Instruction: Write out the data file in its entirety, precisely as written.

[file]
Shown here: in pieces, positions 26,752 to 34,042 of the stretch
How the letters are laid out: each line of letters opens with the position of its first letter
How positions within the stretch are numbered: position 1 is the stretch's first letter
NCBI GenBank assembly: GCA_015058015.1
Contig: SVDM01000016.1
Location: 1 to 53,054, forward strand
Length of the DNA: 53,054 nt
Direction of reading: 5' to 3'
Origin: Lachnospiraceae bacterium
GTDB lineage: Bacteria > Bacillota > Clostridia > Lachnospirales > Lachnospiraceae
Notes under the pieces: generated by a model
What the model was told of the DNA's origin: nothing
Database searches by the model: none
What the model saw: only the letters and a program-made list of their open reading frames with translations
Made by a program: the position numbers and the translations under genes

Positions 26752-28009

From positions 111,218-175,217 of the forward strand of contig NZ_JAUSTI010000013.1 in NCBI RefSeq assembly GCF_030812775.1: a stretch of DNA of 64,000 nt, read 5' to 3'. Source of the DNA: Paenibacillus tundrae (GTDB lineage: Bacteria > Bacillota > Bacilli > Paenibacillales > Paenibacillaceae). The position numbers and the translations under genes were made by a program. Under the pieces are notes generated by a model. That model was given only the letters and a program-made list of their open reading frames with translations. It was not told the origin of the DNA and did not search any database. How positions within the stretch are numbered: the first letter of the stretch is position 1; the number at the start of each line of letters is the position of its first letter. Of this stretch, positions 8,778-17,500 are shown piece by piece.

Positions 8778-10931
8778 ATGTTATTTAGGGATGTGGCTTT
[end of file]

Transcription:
Shown here: in pieces, positions 26,752 to 34,042 of the stretch
How the letters are laid out: each line of letters opens with the position of its first letter
How positions within the stretch are numbered: position 1 is the stretch's first letter
NCBI GenBank assembly: GCA_015058015.1
Contig: SVDM01000016.1
Location: 1 to 53,054, forward strand
Length of the DNA: 53,054 nt
Direction of reading: 5' to 3'
Origin: Lachnospiraceae bacterium
GTDB lineage: Bacteria > Bacillota > Clostridia > Lachnospirales > Lachnospiraceae
Notes under the pieces: generated by a model
What the model was told of the DNA's origin: nothing
Database searches by the model: none
What the model saw: only the letters and a program-made list of their open reading frames with translations
Made by a program: the position numbers and the translations under genes

Positions 26752-28009

From positions 111,218-175,217 of the forward strand of contig NZ_JAUSTI010000013.1 in NCBI RefSeq assembly GCF_030812775.1: a stretch of DNA of 64,000 nt, read 5' to 3'. Source of the DNA: Paenibacillus tundrae (GTDB lineage: Bacteria > Bacillota > Bacilli > Paenibacillales > Paenibacillaceae). The position numbers and the translations under genes were made by a program. Under the pieces are notes generated by a model. That model was given only the letters and a program-made list of their open reading frames with translations. It was not told the origin of the DNA and did not search any database. How positions within the stretch are numbered: the first letter of the stretch is position 1; the number at the start of each line of letters is the position of its first letter. Of this stretch, positions 8,778-17,500 are shown piece by piece.

Positions 8778-10931
8778 ATGTTATTTAGGGATGTGGCTTT